SAN FRANCISCO (Reuters) - The week before a crucial launch of its new iPhone, Apple Inc said intimate photos of celebrities including Oscar-winner Jennifer Lawrence were leaked online through the apparent hacking of individual iCloud accounts.
Apple rushed to restore confidence in its systems’ security, saying the celebrity photo scandal that also ensnared swimsuit model Kate Upton, actress Kirsten Dunst and possibly dozens more was the result of targeted attacks on accounts storing personal data and not a direct breach of Apple systems.
“We have discovered that certain celebrity accounts were compromised by a very targeted attack on user names, passwords and security questions, a practice that has become all too common on the Internet,” Apple said in a statement.
“None of the cases we have investigated has resulted from any breach in any of Apple’s systems including iCloud or Find My iPhone.”
The celebrity hacking that came to light over the long Labor Day weekend nevertheless ranks among the highest-profile public fiascos for Apple in recent years.
Apple’s iCloud service allows users to store photos and other content and access it from any Apple device. Security in the cloud has been a paramount concern in past years, but that has not stopped the rapid adoption of services that offer reams of storage and management of data and content off smartphones and computers.
Regardless of how the leaking of nude celebrity photos actually happened, the timing could not have been worse for Apple as it prepares to launch a new iPhone next week.
It also underscored the longer-term risks for mobile users as smartphones increasingly become the repository for far more sensitive healthcare, banking and personal data.
“Every great innovation is convenient but also a big opportunity for the bad guys in the world,” said Marc Maiffret at security firm BeyondTrust.
Cybersecurity experts say the perpetrators possibly gleaned the celebrities’ email addresses and mounted a long-term phishing attempt - a relatively straightforward attack through which hackers gain access to users’ accounts by getting them to click on a compromised URL or Internet link.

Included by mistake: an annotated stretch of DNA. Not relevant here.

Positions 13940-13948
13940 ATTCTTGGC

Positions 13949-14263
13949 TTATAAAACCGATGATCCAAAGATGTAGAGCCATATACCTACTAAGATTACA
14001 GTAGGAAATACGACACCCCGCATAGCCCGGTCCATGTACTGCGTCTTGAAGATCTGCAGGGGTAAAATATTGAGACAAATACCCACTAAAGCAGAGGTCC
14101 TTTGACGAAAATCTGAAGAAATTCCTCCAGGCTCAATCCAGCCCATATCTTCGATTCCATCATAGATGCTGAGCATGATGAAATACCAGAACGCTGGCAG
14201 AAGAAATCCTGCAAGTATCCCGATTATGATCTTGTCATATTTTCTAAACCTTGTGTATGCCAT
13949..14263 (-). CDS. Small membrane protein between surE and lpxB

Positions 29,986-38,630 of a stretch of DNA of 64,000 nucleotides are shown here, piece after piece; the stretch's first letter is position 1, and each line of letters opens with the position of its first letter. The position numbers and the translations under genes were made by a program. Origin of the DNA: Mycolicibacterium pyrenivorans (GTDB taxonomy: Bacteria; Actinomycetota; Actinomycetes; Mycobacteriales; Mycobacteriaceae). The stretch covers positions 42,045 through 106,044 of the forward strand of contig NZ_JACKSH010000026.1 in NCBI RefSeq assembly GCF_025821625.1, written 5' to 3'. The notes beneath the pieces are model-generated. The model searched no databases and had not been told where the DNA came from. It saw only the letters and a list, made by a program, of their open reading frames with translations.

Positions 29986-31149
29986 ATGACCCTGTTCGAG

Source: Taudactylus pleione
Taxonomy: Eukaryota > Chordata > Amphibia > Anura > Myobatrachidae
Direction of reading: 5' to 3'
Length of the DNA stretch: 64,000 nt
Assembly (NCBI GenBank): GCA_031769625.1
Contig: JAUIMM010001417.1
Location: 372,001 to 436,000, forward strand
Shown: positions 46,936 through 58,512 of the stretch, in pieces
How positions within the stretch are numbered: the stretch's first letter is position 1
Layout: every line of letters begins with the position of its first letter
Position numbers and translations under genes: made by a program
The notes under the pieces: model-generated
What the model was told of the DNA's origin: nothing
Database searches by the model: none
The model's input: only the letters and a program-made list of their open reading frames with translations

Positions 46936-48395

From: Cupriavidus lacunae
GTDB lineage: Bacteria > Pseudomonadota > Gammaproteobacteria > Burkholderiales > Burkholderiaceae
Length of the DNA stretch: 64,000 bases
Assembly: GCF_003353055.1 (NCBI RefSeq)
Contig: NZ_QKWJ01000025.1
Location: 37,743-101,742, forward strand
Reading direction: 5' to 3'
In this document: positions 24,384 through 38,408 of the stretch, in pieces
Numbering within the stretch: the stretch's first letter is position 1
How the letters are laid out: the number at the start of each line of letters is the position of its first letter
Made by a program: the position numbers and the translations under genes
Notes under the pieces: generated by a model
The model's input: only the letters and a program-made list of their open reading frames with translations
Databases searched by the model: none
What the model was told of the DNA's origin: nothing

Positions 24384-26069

The photos were posted on image-sharing forum 4Chan, prompting Lawrence’s representatives to describe their release as a “flagrant violation of privacy” and contact law enforcement authorities.
A WAKE-UP CALL TO ALL
That the hacking could hit Lawrence, who is one of the biggest names in Hollywood, the star of the hugely popular “Hunger Games” films and the best actress Oscar winner, came as a wake-up call to both the famous and non-famous.
“This feels like a brute-force attack and someone’s using bad passwords,” said Michael Fertik, chief executive of online image manager Reputation.com. “If you must take a nude photo use a non-obvious password.”
Hackers use so-called brute-force software to cycle through large numbers of possible passwords during log-in attempts.
Fertike said hacked celebrities would likely have to live with the leaked photos remaining outside their management for the foreseeable future.
The FBI said it is addressing the celebrity photo hacking, but added that any further comment “would be inappropriate at this time.”
Apart from any criminal charges that might be pursued under federal or state hacking laws, Lawrence and the other celebrities could bring civil lawsuits against the alleged hacker or hackers and those who shared the photos.
“The way the celebrities were treating the photos, I don’t think there’s any doubt that the law will treat them as being private and the distribution of the photos was a violation of privacy,” said Evan Brown, a technology and intellectual property attorney at InfoLawGroup in Chicago.
In 2012, a Florida man was sentenced to 10 years in prison for hacking into online accounts of more than 50 people in the entertainment industry. He gained access to nude photos of actress Scarlett Johansson, who tearfully said she was “humiliated and embarrassed” in a video statement to the court.
Additional reporting by Jeffrey Dastin, Michael Parks, Andrew Chung and Patricia Reaney in New York, Eric Kelsey in Los Angeles; Writing by Mary Milliken; Editing by Tom Brown